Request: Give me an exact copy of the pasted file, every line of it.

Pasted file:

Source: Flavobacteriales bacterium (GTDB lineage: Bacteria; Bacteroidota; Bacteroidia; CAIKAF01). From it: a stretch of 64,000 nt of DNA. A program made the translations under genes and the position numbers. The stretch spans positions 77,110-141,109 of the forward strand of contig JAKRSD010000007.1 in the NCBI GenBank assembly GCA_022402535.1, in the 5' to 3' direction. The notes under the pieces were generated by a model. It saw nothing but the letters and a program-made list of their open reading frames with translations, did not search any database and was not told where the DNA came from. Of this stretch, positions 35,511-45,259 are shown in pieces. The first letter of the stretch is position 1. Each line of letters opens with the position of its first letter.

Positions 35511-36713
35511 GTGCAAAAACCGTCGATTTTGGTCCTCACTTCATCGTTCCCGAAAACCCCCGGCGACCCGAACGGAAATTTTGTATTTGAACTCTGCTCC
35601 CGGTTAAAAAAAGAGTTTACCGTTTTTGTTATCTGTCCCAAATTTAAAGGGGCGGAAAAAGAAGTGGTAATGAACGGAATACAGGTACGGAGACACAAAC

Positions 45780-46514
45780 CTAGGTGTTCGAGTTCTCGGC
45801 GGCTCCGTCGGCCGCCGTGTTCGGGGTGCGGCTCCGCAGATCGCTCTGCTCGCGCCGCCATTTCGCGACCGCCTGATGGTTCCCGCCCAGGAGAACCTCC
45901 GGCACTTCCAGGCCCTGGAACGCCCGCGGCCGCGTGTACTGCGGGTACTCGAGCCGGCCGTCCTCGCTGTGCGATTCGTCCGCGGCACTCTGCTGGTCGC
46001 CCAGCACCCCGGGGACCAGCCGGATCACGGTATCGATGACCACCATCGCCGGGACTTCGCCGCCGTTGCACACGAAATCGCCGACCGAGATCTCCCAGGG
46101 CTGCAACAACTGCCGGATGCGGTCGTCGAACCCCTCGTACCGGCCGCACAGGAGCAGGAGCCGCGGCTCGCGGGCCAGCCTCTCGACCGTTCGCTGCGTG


Source: Flavobacteriales bacterium (GTDB lineage: Bacteria; Bacteroidota; Bacteroidia; CAIKAF01). From it: a stretch of 64,000 nt of DNA. A program made the translations under genes and the position numbers. The stretch spans positions 77,110-141,109 of the forward strand of contig JAKRSD010000007.1 in the NCBI GenBank assembly GCA_022402535.1, in the 5' to 3' direction. The notes under the pieces were generated by a model. It saw nothing but the letters and a program-made list of their open reading frames with translations, did not search any database and was not told where the DNA came from. Of this stretch, positions 35,511-45,259 are shown in pieces. The first letter of the stretch is position 1. Each line of letters opens with the position of its first letter.

Positions 35511-36713
35511 GTGCAAAAACCGTCGATTTTGGTCCTCACTTCATCGTTCCCGAAAACCCCCGGCGACCCGAACGGAAATTTTGTATTTGAACTCTGCTCC
35601 CGGTTAAAAAAAGAGTTTACCGTTTTTGTTATCTGTCCCAAATTTAAAGGGGCGGAAAAAGAAGTGGTAATGAACGGAATACAGGTACGGAGACACAAAC

Positions 45780-46514
45780 CTAGGTGTTCGAGTTCTCGGC
45801 GGCTCCGTCGGCCGCCGTGTTCGGGGTGCGGCTCCGCAGATCGCTCTGCTCGCGCCGCCATTTCGCGACCGCCTGATGGTTCCCGCCCAGGAGAACCTCC
45901 GGCACTTCCAGGCCCTGGAACGCCCGCGGCCGCGTGTACTGCGGGTACTCGAGCCGGCCGTCCTCGCTGTGCGATTCGTCCGCGGCACTCTGCTGGTCGC
46001 CCAGCACCCCGGGGACCAGCCGGATCACGGTATCGATGACCACCATCGCCGGGACTTCGCCGCCGTTGCACACGAAATCGCCGACCGAGATCTCCCAGGG
46101 CTGCAACAACTGCCGGATGCGGTCGTCGAACCCCTCGTACCGGCCGCACAGGAGCAGGAGCCGCGGCTCGCGGGCCAGCCTCTCGACCGTTCGCTGCGTG